EUCLIDES (fl. c.300 B.C.). Elements, in Greek: \KEtoiceiwn\k. Edited by Simon Grynaeus (1493-1541) and with the commentary of Proclus (c.412-485). Basel: Johann Herwagen, September 1533. Woodcut publisher's device on title repeated on K4v. Woodcut border on \Ka\k1, woodcut diagrams in the text, woodcut headpieces, ornaments and initials.
EUCLIDES. Elementorum geometricorum. Translated by Bartolommeo Zamberti. Basel: Johann Herwagen, August 1537. Woodcut publisher's device on title repeated on 2C4v. Woodcut diagrams in the text, woodcut headbands and initials. (Occasional ink-marking, occasional dampmarking, light surface abrasion on a1r, diagram neatly outlined in ink on C3v, marginal paper flaw on 2C4.) Provenance: Blas Hellorius, Viviers, France (early, scored-through inscription on title) -- G. Egrot (early inscription on title). Complete with Melanchthon's introduction; 'from many copies this introduction has been removed by the clerical censor' (Thomas-Stanford p.8).
2 works in one volume, 2° (297 x 200mm). 19th-century tree calf gilt, sides with borders, flat spine gilt in compartments, gilt red morocco lettering-piece in one, the others with lyre-and-quill tools, gilt edges (extremities lightly rubbed, corners slightly bumped, superficial cracking on spine).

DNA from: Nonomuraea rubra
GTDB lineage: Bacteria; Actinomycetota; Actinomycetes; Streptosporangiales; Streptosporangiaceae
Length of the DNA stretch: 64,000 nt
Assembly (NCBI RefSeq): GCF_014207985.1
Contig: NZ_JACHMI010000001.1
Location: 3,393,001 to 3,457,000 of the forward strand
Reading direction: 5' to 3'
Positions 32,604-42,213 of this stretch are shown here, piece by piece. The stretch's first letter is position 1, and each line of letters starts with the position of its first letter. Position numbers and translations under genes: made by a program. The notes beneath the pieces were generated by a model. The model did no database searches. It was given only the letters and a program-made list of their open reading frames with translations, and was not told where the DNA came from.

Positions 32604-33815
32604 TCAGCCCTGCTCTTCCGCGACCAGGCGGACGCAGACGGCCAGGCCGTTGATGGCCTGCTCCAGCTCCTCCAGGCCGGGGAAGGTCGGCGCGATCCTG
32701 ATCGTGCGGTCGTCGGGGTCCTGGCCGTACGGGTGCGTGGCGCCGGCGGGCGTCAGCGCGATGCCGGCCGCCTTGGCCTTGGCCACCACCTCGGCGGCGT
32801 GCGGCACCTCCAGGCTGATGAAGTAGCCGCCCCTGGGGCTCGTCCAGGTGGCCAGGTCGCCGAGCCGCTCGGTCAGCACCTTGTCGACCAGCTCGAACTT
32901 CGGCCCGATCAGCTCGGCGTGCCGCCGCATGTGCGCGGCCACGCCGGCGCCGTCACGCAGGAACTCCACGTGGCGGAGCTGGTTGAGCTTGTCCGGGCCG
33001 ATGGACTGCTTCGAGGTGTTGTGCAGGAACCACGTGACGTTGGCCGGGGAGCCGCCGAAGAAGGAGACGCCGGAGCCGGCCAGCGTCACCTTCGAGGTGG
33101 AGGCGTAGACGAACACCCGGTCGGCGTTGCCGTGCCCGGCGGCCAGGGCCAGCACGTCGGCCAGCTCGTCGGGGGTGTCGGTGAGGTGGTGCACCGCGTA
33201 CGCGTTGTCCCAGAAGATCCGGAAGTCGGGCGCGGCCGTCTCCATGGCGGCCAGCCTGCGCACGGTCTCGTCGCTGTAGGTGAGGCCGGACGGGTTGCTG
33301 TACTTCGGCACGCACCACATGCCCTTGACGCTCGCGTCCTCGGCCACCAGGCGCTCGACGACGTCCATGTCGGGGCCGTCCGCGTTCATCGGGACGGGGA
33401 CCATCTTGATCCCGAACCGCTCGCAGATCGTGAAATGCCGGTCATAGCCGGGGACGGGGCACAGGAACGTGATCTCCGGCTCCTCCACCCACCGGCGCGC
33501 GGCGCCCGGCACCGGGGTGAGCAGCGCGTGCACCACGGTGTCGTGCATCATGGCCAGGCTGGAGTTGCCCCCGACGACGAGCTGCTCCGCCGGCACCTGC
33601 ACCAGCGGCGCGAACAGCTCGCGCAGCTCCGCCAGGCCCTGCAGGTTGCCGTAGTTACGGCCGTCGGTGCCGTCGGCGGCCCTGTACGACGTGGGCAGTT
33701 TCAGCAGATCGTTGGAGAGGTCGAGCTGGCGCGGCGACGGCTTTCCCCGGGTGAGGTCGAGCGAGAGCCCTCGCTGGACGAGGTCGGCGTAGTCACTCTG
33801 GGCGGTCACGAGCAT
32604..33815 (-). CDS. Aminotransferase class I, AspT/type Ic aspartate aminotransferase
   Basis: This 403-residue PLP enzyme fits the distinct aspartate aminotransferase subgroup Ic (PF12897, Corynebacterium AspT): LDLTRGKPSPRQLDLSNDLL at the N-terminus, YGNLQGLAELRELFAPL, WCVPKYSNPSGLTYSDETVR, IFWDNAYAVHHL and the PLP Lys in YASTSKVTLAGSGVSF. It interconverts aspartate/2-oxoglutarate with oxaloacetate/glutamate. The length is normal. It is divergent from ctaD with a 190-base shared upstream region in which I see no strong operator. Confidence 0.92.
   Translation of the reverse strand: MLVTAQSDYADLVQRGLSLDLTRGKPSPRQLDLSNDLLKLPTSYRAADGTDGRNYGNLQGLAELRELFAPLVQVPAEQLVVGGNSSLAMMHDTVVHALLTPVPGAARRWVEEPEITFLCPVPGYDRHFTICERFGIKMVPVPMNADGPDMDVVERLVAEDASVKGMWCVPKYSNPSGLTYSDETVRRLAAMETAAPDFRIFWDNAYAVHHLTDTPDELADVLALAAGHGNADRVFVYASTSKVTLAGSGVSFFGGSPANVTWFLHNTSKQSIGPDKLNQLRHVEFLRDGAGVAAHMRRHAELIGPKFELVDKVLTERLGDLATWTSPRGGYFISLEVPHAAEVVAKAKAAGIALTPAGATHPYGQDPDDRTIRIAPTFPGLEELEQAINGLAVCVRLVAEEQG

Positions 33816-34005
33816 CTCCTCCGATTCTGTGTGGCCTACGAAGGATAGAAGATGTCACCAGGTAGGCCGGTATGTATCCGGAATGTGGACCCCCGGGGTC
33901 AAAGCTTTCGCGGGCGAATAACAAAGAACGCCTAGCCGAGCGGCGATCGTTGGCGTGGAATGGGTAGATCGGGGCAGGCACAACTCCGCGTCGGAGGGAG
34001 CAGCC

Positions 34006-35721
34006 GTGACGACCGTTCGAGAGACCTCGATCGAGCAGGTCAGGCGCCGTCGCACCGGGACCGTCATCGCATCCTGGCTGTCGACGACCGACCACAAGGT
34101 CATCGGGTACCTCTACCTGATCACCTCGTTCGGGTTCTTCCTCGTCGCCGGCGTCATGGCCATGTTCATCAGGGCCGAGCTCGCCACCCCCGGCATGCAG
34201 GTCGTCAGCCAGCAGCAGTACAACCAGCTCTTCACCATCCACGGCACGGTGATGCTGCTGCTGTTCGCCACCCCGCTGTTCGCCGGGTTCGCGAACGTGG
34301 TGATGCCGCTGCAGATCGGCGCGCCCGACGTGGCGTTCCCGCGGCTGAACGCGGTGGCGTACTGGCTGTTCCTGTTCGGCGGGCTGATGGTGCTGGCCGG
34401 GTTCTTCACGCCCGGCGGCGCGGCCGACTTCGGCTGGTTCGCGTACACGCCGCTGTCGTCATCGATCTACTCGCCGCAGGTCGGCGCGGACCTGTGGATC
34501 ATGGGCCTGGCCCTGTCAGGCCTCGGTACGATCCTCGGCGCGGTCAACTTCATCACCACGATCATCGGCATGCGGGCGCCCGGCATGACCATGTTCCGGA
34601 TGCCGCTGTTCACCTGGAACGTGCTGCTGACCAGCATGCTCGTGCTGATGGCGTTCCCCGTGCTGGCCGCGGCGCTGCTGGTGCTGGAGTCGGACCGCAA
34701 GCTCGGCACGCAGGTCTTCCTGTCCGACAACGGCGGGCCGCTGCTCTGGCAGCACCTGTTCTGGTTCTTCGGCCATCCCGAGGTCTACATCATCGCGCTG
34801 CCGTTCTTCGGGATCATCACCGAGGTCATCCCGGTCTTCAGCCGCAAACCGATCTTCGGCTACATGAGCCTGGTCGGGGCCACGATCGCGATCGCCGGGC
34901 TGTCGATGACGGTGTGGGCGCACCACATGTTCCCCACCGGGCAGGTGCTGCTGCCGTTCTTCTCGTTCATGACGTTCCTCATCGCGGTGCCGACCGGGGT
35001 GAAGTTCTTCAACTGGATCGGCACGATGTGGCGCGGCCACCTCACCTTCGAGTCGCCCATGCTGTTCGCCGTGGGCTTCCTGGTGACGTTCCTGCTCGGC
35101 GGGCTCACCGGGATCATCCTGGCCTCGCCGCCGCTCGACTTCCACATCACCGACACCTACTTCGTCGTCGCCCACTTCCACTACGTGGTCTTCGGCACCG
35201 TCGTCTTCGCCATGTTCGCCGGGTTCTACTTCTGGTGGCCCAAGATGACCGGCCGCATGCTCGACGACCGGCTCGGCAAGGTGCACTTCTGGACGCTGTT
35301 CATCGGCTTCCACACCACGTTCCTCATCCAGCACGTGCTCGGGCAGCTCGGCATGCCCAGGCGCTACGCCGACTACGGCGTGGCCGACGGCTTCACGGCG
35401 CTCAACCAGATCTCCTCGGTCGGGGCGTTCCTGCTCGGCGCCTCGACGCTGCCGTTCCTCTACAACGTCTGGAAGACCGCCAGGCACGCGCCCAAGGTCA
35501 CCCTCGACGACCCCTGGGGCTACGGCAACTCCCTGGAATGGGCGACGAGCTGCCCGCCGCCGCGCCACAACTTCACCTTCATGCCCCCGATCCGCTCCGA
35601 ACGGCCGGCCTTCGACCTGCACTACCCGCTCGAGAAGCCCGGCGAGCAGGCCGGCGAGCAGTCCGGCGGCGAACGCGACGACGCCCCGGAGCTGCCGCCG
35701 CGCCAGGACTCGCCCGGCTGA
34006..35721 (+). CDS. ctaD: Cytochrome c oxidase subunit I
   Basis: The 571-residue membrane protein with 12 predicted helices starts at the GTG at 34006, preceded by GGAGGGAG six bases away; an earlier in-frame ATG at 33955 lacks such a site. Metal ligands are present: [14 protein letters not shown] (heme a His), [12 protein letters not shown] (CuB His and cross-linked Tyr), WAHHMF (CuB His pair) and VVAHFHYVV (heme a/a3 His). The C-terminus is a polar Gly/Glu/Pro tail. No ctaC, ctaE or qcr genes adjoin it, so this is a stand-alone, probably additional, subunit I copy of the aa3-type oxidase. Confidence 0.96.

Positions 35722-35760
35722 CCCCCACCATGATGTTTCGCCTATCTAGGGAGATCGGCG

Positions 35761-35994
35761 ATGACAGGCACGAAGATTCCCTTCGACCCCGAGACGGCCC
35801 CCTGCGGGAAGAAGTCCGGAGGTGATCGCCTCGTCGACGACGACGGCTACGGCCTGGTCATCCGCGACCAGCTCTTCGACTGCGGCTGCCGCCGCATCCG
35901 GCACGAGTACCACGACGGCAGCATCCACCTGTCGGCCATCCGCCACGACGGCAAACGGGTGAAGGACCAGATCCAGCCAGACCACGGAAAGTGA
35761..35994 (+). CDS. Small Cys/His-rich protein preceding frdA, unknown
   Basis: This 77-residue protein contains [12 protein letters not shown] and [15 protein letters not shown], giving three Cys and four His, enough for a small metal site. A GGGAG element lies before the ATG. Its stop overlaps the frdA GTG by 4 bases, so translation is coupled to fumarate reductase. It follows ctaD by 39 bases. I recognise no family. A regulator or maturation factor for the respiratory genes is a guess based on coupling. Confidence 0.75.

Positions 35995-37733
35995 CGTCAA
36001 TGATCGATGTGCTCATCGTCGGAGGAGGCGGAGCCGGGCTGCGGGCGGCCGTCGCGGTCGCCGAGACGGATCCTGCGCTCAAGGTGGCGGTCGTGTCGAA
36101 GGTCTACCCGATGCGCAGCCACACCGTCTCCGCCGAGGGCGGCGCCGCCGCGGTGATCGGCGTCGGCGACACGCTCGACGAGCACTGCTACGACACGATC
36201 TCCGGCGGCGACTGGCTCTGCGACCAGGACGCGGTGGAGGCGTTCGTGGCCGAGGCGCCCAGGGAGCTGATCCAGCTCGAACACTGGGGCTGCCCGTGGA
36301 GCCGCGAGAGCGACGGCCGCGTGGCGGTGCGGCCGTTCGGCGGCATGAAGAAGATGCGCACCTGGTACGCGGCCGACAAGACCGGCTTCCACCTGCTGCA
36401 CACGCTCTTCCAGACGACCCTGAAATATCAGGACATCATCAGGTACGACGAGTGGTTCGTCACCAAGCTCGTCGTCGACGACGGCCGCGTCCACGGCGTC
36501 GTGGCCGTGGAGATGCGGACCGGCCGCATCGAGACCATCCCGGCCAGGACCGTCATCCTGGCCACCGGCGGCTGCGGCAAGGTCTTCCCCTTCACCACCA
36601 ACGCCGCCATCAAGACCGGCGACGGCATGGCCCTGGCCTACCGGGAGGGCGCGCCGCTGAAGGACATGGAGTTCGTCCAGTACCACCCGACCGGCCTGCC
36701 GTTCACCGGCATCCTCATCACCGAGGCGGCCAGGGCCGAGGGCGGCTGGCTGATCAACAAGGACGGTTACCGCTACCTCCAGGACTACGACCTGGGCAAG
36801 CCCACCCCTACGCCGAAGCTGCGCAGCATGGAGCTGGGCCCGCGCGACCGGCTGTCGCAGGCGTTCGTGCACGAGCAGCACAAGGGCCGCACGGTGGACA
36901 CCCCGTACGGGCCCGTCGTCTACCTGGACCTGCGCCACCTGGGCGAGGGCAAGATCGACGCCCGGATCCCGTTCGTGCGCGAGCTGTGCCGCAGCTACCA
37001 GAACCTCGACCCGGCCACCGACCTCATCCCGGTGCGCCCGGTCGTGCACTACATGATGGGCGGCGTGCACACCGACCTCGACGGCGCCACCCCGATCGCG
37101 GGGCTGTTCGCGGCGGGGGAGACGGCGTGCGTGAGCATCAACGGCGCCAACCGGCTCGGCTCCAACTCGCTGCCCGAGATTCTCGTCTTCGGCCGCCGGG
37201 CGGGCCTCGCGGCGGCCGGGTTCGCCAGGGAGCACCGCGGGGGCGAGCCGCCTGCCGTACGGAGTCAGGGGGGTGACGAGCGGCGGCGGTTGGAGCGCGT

FIRST EDITION IN GREEK, BOUND WITH HERWAGEN'S FIRST LATIN EDITION, 'the first printer to inset Euclid's diagrams in the text' (Thomas-Stanford p.7). Herwagen moved from Strassburg to Basel in around 1528, when he acquired citizenship and married Gertrude, the widow of the printer Johann Froben. For his important series of editions of Euclid, Herwagen employed some of the leading scholars of the period; Grynaeus, the editor of the Greek text, was professor of Greek at the University of Basel, and a friend of Philip Melanchthon, Sir Thomas More and Cuthbert Tunstall, Bishop of Durham, to whom he dedicated the edition. The text of the Elements was a recension of a manuscript sent from Venice by Lazarus Bayfius and a second sent from Paris by John Ruellius, while the commentary by Proclus on the first book of the Elements -- 'the earliest contribution to the philosophy of mathematics and a valuable source for the history of science' (Norman) and the editio princeps of the Greek text -- was taken from a manuscript supplied by John Claymond, the President of Magdalen College, Oxford. Greek: Adams E-980; Brunet II, 1087; Norman 730; Stillwell Awakening 210 (Proclus's commentary); Thomas-Stanford 7. Latin: Adams E-974; Thomas-Stanford 9.